By Bobby Tanzilo Senior Editor/Writer Published Mar 08, 2024 at 11:27 AM

Architect Alexander C. Eschweiler left an enduring mark on Milwaukee thanks to high-profile projects like the Wisconsin Gas Light building, the Mariner Building that’s now home to the Hotel Metro, Philipp Elementary, Wisconsin Telephone, the Charles Allis Art Museum and many other buildings.


One of his loveliest homes – at 2405 E. Wyoming Pl., facing Water Tower Park on Milwaukee’s East Side – has hit the market.

Eschweiler designed the burnt sienna-brick English Revival Style home – located in the North Point South Historic District – for Frank Ward Smith.

Asking price for the 14-room, seven-bedroom, 4.5-bath house, with a three-car garage and just over 7,000 square feet of space is $1.795 million.


The house is located in something of an Eschweiler hotspot, with the 1903 Charles Rudolph Falk and the 1913 Jesse Hoyt Smith houses just around the corner on Terrace Avenue, to name a couple examples.

Frank W. Smith, born in Galesburg, Illinois in 1866, came to Milwaukee where he worked at the Jones Island shipbuilding firm of Wolf & Davidson before moving over to the Milwaukee Shipyard Company.

Smith married Josephine Julia Fitzgerald, the daughter of his both John Fitzgerald, and they had two daughters.

dining roomX

By the time he hired Eschweiler to design this home, Smith was a partner in the Milwaukee Dry Dock Company, which was located on Vogel’s Island near 6th and Canal Streets in the Menomonee Valley (near the current Harley-Davidson Museum).

The house that was built by carpenter John Debbink and Charles Grunewald, and cost just $9,000 to construct, is a beautiful one.

“The perfect combination of classic details and reimagined spaces,” the listing notes. “A beautiful foyer welcomes you into grand spaces with a gracious floor plan and seamless flow from the living room and into the family and dining rooms. Spectacular custom eat-in kitchen with top-of-the-line appliances, expansive island, and beautiful butlers pantry. Keeping room with fireplace and floor-to-ceiling bookshelves opens to a large, private bluestone patio.


“Oversized primary suite with fireplace, walk-in closet, and luxe bath. Finished third floor with large family room, office, full bath, and guest rooms. Rare, three-car garage with storage and ready for an electric charger.”

The Smiths sold the house in 1920 to Pressed Steel Tank Co. owner Robert H. Hackney and his wife Mary Conner, who had three children. Robert, however, passed away just three years later.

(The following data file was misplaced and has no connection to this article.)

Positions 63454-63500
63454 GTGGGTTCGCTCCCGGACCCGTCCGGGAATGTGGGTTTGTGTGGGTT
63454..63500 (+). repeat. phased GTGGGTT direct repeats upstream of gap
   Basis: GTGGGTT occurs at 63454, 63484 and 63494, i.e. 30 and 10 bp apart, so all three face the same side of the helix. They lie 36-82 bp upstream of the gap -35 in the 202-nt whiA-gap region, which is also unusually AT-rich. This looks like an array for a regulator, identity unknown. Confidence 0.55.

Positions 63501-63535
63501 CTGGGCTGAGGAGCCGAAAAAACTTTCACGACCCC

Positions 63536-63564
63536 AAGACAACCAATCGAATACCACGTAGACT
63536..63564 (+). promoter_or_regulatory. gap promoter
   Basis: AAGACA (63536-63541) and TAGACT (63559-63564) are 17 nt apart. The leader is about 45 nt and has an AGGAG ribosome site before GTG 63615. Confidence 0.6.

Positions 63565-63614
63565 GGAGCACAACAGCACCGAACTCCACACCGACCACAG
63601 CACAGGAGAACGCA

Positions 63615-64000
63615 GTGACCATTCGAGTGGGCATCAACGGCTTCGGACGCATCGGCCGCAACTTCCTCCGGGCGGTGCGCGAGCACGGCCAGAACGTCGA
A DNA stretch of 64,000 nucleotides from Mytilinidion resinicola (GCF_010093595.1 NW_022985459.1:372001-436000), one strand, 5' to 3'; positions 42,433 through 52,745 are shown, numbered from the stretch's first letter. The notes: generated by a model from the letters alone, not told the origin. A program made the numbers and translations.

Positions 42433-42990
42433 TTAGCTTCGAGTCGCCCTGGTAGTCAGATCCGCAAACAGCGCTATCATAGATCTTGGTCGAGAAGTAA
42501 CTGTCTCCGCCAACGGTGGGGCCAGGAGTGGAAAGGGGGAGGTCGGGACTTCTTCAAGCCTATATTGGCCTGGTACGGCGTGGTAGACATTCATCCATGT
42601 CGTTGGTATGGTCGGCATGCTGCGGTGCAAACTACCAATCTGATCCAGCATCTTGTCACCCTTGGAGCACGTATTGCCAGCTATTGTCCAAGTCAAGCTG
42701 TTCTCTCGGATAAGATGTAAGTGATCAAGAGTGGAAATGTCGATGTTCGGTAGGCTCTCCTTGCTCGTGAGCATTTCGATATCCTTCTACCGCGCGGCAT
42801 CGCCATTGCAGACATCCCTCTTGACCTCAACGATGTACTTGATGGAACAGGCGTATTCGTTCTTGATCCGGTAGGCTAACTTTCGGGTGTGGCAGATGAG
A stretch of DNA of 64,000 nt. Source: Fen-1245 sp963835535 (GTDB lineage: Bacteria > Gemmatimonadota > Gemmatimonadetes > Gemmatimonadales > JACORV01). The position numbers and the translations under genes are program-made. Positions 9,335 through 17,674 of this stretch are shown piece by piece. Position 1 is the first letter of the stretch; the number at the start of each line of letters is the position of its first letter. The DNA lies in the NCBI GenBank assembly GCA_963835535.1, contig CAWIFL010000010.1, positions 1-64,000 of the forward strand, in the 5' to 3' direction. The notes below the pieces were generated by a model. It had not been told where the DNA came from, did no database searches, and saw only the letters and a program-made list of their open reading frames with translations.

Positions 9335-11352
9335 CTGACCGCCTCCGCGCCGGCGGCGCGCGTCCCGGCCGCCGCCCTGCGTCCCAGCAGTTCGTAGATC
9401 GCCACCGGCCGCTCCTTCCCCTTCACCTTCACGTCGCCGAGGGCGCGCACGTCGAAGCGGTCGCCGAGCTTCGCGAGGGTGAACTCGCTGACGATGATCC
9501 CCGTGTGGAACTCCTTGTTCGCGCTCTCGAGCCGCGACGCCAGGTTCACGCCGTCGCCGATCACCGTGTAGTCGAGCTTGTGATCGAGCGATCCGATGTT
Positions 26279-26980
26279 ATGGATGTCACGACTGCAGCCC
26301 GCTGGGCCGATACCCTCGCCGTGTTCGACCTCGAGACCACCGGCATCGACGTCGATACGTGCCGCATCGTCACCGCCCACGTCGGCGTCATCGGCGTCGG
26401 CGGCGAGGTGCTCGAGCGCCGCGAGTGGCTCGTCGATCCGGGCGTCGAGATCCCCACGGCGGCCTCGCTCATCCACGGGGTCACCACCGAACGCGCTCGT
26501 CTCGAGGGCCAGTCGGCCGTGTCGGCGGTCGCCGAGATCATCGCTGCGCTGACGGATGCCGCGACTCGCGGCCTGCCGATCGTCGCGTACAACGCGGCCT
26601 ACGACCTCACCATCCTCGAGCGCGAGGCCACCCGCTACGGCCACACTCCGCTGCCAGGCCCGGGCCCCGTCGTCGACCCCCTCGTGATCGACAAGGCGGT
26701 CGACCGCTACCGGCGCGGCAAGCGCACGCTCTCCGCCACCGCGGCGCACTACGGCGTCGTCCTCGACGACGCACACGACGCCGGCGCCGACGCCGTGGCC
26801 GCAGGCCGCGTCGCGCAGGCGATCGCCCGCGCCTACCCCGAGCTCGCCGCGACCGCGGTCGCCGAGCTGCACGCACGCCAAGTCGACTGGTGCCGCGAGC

Although Mary would live to be nearly 105 years old, passing away in 1976, she sold the house in 1939 for just over $16,000, to Michael F. Cudahy, one of the sons of meatpacker Patrick Cudahy. Michael’s brother, John – whose own son Michael would become a philanthropist known to many of us – lived around the corner on Terrace.

The next owner, was A. Peter McArthur and his wife Shirley du Fresne McArthur, who bought the place in 1972 for $49,000. Perhaps appropriately, some of the information I’ve gleaned on this house has come from Shirley’s encyclopedic book on the North Point Historic Districts neighborhood.

In more recent years, the home was owned by Eric Vogel and Megan Holbrook, who won a Cream of the Cream City Award for the $389,000 addition they put on the house in 2013, 13 years after buying the home for $592,000.


Like the du Fresne McArthur, Vogel is also an author, having co-written the book “Layton’s Legacy” with John Eastberg.

But I digress.

You could be next in this pantheon of owners, if you’ve got the means and the desire.

See the full listing with many more photographs here.

Bobby Tanzilo Senior Editor/Writer

Born in Brooklyn, N.Y., where he lived until he was 17, Bobby received his BA-Mass Communications from UWM in 1989 and has lived in Walker's Point, Bay View, Enderis Park, South Milwaukee and on the East Side.

He has published three non-fiction books in Italy – including one about an event in Milwaukee history, which was published in the U.S. in autumn 2010. Four more books, all about Milwaukee, have been published by The History Press.

With his most recent band, The Yell Leaders, Bobby released four LPs and had a songs featured in episodes of TV's "Party of Five" and "Dawson's Creek," and films in Japan, South America and the U.S. The Yell Leaders were named the best unsigned band in their region by VH-1 as part of its Rock Across America 1998 Tour. Most recently, the band contributed tracks to a UK vinyl/CD tribute to the Redskins and collaborated on a track with Italian novelist Enrico Remmert.

He's produced three installments of the "OMCD" series of local music compilations for and in 2007 produced a CD of Italian music and poetry.

In 2005, he was awarded the City of Asti's (Italy) Journalism Prize for his work focusing on that area. He has also won awards from the Milwaukee Press Club.

He has be heard on 88Nine Radio Milwaukee talking about his "Urban Spelunking" series of stories, in that station's most popular podcast.